After sufficiently warming up the Metzelers, through those hairpins I’d pull my rear off the seat, push my elbows toward the apex, and lean the motorcycle over, getting my knee close to the pavement. That’s normal operations for a sport naked motorcycle, but on multiple occasions, the front end of the FTR S would shift off the line I initially set up for tight corners. And during a few runs, it wiggled around enough that I felt as if the tires had gone cold and I’d just hit sand—I definitely hadn’t.
A boxer in amongst the trees.
Initially, I suspected the tires were the problem. Tires warm and cool fairly evenly, motorcycle tires especially, as you’re not loading up the sidewalls as often as the middle rubber. But during subsequent outings, the point where things would get sketchy on those tighter corners changed. Zero consistency. It almost felt as if the suspension’s rebound load setting was adjusting itself midway through a corner, but not in every corner or even the same corner I’d just gone through.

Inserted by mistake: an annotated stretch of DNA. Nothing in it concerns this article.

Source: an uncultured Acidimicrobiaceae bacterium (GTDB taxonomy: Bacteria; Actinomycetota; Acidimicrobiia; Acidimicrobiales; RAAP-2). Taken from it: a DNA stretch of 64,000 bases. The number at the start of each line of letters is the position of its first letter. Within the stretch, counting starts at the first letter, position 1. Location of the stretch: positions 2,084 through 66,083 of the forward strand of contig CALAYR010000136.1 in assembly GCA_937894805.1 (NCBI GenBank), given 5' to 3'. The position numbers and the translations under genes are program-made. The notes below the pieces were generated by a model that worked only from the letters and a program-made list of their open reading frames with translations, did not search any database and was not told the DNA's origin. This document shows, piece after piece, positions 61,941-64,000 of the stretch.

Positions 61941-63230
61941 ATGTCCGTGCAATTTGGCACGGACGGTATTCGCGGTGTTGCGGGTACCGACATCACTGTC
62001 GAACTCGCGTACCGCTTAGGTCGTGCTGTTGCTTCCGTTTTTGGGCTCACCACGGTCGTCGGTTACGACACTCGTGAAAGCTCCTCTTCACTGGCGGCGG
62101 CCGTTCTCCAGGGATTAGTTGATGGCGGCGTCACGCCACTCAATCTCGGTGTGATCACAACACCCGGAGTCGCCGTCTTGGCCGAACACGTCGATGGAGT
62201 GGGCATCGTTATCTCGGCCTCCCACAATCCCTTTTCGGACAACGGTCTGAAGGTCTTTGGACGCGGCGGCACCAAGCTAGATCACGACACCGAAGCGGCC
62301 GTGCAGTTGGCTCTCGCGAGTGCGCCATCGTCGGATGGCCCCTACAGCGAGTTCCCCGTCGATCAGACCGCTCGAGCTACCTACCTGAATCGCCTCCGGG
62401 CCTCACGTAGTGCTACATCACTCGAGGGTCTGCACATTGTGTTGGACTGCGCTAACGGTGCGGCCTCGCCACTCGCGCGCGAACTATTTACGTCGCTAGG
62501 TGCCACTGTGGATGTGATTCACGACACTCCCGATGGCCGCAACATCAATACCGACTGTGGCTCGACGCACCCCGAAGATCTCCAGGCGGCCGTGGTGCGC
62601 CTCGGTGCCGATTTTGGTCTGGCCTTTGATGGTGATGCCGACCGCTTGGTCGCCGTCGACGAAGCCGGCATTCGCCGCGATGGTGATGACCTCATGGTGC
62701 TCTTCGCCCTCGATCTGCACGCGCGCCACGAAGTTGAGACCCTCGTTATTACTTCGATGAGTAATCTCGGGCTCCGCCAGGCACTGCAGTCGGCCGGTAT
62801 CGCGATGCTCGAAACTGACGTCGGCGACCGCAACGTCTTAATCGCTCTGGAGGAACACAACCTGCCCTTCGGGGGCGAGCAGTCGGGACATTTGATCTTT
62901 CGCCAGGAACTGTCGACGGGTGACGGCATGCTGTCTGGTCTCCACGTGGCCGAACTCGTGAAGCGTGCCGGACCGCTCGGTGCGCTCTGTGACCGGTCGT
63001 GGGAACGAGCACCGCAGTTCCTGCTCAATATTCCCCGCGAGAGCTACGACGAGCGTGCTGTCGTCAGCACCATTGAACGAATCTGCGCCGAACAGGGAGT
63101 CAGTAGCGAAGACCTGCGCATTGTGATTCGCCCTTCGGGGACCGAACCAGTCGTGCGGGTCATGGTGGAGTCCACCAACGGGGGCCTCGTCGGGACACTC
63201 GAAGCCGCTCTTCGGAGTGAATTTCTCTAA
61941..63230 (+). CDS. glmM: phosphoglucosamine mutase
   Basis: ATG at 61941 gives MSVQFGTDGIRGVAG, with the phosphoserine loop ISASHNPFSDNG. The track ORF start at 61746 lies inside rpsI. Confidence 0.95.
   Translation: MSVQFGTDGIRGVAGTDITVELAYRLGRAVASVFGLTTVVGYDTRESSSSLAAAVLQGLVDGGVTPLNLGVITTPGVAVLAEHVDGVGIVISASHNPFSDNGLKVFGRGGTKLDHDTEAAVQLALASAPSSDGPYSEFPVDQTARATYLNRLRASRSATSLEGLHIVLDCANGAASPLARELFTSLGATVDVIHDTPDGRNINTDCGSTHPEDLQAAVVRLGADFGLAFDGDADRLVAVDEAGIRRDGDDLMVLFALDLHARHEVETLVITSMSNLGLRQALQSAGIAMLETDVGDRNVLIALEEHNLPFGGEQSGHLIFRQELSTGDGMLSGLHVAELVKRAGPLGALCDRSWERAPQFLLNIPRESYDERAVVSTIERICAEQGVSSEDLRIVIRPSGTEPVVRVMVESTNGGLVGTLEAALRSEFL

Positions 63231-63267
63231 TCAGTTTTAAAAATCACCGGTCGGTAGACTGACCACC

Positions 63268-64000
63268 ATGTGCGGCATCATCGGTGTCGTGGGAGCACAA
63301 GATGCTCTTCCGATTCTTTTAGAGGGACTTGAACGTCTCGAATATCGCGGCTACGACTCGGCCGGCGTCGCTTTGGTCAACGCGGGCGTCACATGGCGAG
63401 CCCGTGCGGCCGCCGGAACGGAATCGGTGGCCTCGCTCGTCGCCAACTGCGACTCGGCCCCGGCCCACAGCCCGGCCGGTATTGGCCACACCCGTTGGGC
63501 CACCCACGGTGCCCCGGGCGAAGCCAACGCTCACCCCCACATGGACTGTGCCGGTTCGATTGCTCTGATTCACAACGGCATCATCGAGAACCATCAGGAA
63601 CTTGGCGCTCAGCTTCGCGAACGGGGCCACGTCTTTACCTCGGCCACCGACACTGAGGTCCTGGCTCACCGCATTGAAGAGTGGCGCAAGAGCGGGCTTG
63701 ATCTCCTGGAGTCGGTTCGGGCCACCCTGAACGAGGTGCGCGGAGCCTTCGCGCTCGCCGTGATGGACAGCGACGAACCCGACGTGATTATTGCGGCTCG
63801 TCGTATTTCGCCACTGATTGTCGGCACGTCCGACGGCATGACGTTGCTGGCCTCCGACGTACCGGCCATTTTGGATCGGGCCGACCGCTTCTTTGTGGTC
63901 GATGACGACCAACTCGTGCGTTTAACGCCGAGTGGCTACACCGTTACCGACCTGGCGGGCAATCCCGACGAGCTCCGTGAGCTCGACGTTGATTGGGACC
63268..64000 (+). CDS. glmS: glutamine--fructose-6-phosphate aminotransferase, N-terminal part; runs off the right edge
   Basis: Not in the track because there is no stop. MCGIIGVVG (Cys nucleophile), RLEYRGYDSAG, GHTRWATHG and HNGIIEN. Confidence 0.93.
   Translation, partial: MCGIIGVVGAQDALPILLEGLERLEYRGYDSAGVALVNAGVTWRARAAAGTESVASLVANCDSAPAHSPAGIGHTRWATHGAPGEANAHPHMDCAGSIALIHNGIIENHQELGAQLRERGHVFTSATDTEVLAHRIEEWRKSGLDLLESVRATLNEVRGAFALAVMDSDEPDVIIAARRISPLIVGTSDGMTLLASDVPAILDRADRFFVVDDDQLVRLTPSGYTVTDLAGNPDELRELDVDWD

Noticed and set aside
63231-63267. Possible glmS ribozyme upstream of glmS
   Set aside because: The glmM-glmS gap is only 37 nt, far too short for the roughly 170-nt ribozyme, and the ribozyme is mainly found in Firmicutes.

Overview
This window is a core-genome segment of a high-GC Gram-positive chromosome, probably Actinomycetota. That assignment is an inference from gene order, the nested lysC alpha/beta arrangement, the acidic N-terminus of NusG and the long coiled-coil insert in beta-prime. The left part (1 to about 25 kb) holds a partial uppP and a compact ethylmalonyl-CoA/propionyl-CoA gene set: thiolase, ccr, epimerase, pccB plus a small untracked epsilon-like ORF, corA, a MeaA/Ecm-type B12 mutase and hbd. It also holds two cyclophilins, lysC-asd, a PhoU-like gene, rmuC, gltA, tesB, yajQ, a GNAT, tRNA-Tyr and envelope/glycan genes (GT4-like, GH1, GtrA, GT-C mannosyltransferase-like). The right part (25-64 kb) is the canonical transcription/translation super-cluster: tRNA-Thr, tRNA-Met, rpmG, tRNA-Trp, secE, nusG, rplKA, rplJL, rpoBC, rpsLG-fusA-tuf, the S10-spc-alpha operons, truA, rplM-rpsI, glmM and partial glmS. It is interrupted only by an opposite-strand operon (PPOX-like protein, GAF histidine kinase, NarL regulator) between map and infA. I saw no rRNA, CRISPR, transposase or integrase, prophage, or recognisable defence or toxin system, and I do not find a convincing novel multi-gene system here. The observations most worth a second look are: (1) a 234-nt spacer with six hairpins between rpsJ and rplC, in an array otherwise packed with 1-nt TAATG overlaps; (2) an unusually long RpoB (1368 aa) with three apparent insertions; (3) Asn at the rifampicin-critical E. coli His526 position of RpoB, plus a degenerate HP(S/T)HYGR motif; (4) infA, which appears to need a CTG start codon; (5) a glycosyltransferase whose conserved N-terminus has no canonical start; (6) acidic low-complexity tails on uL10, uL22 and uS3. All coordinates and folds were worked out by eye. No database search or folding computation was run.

Weirder, this was only an issue for when the bike and I encountered 180-degree or more switchbacks and corners with tight apexes. Flowier, less severe curves elicited the handling I remember from the FTR 1200 S, though. I’d set myself up, set a speed, lean, and the bike would go exactly where I pointed its nose.
The ZF suspension is adjustable, just like the Ohlins, but the Ohlins came from Indian in the right setting. After my many days in the saddle, I would’ve had to fiddle with the ZF Sach’s settings to dial them in—I’m not a fan of doing that on vehicles I don’t own, so I left it as it was. And while that adjustability may intrigue many, why couldn’t Indian be bothered to dial in the ZFs when it had done so perfectly for the FTR1200 S’ Ohlins? Maybe there’s an answer in those settings, though.